176. Moral failure
The multiple causality of moral conduct set out in the preceding item in this blog can be employed to analyse moral failure.[i]
It can be put together in the following scheme
material cause > formal cause > final cause > moral actionperception moral ability > motivation |
| | |
conditional cause efficient cause
context of action
Moral failure can now be traced to lack in one or more of the causes.
First, moral principles may be lacking. Second, one may fail to have the requisite perception of a situation. Third, one may be unable to see its moral salience in relation to the specific context of action, or one may be unable to conduct the requisite action (for example inability to swim and make a rescue). Fourth, there may be lack of motivation to act accordingly. One may disagree with the moral principles (people ‘should be left to fend for themselves’), be weak in will, be simply too lazy, give priority to self-interest (afraid to drown oneself), or be confronted with conflicting duties (leaving an infant in hazard on the embankment if one jumps in). The last depends on the position of the agent and roles he has to play.
Moral role models help to develop especially moral ability and motivation. Think of parents, friends, teachers, sages, etc. Here literature may help, as an exercise in moral judgement, as I argued in items 92 and 120 of this blog. Take, for example, Ian McEwan’s latest book (The childrens act), in which a judge is faced with a series of moral conflicts and paradoxes.
In tragedy, the moral agent has a choice only between morally bad options. The classic case is that of the Greek general Agamemnon who had to choose between sacrificing his daughter or the army he led. As DeLapp pointed out, here moral failure can be condoned, but it would be morally dubious if the agent were not plagued by qualms of self-doubt or self-recrimination.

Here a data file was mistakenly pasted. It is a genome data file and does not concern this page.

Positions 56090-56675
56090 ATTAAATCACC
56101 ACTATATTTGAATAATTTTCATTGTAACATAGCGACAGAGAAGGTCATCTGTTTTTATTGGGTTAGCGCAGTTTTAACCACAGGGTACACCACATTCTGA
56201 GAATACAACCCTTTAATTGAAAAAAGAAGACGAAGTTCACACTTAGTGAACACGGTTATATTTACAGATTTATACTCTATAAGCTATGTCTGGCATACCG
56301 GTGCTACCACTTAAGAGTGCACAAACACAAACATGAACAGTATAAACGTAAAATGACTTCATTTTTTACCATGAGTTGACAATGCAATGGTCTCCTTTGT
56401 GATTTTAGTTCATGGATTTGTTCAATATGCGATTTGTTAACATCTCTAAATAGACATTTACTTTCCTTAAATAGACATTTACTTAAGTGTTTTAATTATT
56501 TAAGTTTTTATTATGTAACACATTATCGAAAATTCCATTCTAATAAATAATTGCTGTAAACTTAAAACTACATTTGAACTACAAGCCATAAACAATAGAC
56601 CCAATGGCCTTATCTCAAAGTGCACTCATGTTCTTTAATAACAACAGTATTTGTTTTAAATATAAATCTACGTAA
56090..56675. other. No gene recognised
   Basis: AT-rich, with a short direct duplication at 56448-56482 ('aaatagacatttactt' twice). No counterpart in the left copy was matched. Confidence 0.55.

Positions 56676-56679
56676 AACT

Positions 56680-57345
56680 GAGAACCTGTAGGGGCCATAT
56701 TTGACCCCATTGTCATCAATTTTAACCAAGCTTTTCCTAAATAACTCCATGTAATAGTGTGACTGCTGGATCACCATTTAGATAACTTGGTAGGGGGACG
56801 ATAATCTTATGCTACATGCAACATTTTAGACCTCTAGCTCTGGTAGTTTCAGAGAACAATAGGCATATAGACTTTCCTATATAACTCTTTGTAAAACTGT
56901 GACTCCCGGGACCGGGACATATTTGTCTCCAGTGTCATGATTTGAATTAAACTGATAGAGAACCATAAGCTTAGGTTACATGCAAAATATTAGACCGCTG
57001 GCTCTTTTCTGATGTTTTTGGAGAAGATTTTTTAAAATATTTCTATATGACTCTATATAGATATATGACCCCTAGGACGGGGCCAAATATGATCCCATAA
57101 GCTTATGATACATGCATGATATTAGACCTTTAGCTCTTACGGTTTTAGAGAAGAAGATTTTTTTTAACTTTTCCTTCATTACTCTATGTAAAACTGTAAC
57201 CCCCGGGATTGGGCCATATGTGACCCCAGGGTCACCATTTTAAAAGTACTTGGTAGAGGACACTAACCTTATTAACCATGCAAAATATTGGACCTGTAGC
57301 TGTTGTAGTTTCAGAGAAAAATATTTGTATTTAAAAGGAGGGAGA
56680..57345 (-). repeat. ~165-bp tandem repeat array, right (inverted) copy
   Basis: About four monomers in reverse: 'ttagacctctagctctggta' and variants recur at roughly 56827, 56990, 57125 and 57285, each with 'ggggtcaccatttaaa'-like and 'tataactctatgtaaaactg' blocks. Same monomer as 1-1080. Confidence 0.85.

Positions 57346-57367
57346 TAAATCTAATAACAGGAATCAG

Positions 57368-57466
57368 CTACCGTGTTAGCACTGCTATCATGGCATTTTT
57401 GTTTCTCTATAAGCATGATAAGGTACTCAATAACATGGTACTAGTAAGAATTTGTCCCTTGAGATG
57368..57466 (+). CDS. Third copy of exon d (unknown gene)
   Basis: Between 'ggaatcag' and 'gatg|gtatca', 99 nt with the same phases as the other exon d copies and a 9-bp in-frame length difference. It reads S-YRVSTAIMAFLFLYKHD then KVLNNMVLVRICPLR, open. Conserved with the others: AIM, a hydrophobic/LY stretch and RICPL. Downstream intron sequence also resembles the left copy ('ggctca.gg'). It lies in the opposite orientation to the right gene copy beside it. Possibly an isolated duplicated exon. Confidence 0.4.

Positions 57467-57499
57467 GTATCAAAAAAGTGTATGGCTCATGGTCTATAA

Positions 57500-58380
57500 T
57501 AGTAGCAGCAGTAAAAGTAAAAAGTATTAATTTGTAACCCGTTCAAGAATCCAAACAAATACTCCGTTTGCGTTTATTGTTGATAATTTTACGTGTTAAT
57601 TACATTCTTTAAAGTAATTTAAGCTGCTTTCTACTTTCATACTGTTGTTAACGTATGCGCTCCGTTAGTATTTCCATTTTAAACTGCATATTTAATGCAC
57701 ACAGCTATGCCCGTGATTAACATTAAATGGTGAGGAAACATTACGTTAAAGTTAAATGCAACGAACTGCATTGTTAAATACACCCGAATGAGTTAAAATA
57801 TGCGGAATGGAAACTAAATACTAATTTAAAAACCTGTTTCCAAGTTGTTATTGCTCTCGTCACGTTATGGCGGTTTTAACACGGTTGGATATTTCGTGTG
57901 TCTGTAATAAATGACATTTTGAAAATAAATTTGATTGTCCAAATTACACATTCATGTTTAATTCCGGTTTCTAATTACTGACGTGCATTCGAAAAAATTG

As DeLapp also pointed out one may profit from a morally dubious situation without being causally responsible for it. The example he uses is profiting from discrimination (in getting a job, say), while disapproving of it. But the question then is how much effort one is making to ‘change the system’.
In item 166 I discussed the issue of moral justification of harm that is foreseen but not intended. Collateral damage of bombing, for example. I showed how this can be approached distinguishing between guilt and punishment. To establish guilt one should look at one’s responsibility as a cause of harm. For punishment, on the other hand, mitigating circumstances are taken into account, such as the ones discussed above, lack of ability, pressure of self-interest (e.g. survival), conflicting obligations. Past conduct and expectations of future conduct also matter. Did the culprit admit guilt, express regret, and was that credible in view of past conduct?
What about the conduct of bankers in the recent financial crises? They made profits while hiving off risks of failure onto society. They claimed that they were not aware of the risks of their conduct for society (material cause), or that their conduct was dictated by the demands of capital markets or organizational culture (conditional cause), or that they obeyed prevailing ethics in financial markets (conditional cause), and were unable to escape from them (formal cause), or were forced by the responsibilities of their positions (efficient cause). Those arguments are either not credible or not adequate. They are mostly excuses for masking the self-interest of profit, bonus or job (final cause).